IMAGE: CNS/Paul Haring
By Junno Arocho Esteves
VATICAN CITY (CNS) — To promote healing after reports of sexual abuse and cover-ups, Pope
Francis will send Archbishop Charles Scicluna of Malta and Father Jordi
Bertomeu Farnos back to Chile.
Both will visit the Diocese of Osorno “with the aim of advancing the process of
reparation and healing of abuse victims,” the Vatican said in a statement May
Abuse survivors have alleged that Bishop Juan Barros of
Osorno — then a priest — had witnessed their abuse by his mentor, Father
Fernando Karadima. In 2011, Father Karadima was sentenced to a life of prayer
and penance by the Vatican after he was found guilty of sexually abusing boys.
Archbishop Scicluna, who is president of a board of review handling abuse
cases within the Congregation for the Doctrine of the Faith, and Father
Bertomeu, an official of the doctrinal congregation, will depart “in the
next few days,” the Vatican said.
The Vatican also announced that “the pope will send the
president of the Chilean bishops’ conference a letter written personally by him and addressed to
all the people of God, as he had promised the bishops.”
During his visit to Chile in January, the pope sparked
controversy when he pledged his support for Bishop Barros and said: “The
day they bring me proof against Bishop Barros, I will speak. There is not one
piece of evidence against him. It is calumny.”
He later apologized to the victims and admitted that his
choice of words wounded many.
A short time later, the pope sent Archbishop Scicluna and
Father Bertomeu to Chile to listen to people with information about Bishop
Not all of the 64 witnesses spoke about Father Karadima and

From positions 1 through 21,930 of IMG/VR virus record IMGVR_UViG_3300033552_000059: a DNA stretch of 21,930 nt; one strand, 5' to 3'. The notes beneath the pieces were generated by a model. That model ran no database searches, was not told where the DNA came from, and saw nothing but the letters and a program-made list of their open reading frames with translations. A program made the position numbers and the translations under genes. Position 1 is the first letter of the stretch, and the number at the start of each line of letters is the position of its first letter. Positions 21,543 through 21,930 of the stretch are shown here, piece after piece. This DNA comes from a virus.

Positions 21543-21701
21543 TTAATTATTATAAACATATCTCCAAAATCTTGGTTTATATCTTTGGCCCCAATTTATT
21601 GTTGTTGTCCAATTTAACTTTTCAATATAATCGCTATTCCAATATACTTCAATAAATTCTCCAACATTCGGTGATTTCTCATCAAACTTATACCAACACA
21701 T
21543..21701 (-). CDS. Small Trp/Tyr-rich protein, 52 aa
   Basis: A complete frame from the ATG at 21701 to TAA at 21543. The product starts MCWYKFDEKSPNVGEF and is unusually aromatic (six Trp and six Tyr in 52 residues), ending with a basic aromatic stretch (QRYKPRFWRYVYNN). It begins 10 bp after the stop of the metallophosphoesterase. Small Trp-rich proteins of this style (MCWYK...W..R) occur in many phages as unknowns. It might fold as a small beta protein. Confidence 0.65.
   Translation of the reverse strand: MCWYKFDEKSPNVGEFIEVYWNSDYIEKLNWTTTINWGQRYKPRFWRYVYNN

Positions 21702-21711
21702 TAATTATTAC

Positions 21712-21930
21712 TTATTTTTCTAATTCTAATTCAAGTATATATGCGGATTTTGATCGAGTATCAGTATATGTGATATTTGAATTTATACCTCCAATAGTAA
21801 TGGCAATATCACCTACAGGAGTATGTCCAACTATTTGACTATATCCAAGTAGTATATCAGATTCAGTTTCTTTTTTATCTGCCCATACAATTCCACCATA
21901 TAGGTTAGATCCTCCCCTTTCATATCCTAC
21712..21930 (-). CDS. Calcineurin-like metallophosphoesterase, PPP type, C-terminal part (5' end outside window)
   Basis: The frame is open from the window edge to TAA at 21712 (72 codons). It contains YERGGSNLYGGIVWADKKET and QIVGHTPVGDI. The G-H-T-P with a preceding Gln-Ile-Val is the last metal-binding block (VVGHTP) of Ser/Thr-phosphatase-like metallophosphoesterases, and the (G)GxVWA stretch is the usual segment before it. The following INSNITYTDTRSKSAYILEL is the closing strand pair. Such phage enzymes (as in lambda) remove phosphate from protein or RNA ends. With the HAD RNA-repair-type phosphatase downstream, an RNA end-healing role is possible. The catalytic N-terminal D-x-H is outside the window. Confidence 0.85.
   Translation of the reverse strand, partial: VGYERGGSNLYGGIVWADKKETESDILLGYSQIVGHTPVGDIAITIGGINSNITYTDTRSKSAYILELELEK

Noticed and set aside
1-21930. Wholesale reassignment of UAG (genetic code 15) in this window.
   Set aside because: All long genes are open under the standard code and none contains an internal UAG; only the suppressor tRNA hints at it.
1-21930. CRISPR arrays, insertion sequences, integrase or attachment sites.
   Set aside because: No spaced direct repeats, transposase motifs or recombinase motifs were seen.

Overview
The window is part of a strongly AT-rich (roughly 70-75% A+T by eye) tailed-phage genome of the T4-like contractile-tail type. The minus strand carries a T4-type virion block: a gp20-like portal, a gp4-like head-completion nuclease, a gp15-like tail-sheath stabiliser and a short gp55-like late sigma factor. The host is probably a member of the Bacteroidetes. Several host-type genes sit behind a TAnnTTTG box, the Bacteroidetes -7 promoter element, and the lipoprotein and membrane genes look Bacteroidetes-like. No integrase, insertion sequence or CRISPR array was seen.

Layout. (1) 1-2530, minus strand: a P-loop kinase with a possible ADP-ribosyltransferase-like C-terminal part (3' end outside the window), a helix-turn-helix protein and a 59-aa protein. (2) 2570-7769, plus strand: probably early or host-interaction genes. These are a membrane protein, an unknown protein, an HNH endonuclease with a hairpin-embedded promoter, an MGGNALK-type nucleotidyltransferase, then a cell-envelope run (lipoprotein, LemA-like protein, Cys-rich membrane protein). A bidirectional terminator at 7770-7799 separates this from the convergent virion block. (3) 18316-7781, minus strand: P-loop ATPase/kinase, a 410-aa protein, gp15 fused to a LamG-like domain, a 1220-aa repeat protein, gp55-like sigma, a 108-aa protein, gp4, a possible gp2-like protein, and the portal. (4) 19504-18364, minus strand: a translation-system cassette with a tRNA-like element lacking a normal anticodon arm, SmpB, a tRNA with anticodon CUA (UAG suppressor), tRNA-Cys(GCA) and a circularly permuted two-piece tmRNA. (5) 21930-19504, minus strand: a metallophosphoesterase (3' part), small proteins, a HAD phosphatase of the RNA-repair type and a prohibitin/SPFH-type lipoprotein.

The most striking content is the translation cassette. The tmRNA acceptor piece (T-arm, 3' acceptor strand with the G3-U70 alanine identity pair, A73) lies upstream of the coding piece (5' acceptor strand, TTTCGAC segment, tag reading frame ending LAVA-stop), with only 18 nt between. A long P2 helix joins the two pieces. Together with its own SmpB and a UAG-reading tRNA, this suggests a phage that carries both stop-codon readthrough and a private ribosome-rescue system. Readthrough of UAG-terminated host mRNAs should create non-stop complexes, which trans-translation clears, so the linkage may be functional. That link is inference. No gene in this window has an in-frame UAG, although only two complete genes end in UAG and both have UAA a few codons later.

Bishop Barros; several of them gave testimony about abuse alleged to have
occurred at a Marist Brothers’ school.
Their investigation resulted in a 2,300-page report that was
given to the pope.
After reading their report, Pope Francis apologized for
underestimating the seriousness of the sexual abuse crisis and acknowledged he
made “serious mistakes in the assessment and perception of the situation,
especially due to a lack of truthful and balanced information.”
After a “careful reading” of the testimonies, “I
believe I can affirm that all the testimonies collected speak in a brutal way,
without additives or sweeteners, of many crucified lives and, I confess, it has
caused me pain and shame,” the pope said in an April 11 letter to the
bishops of Chile.
He also summoned the bishops to Rome May 15-17, which
resulted in most of the Chilean bishops offering their resignations to the
In a document leaked by Chilean news channel Tele 13 before the
meeting with the bishops, Pope Francis said he was concerned by reports
regarding “the attitude with which some of you bishops have reacted in the
face of present and past events.”
The pope also said he was “perplexed and ashamed”
after he received confirmation that undue pressure by church officials was
placed on “those who carry out criminal proceedings” and that church
officials had destroyed compromising documents.
Those actions, Pope Francis said, “give evidence to an
absolute lack of respect for the canonical procedure and, even more so, are
reprehensible practices that must be avoided in the future.”
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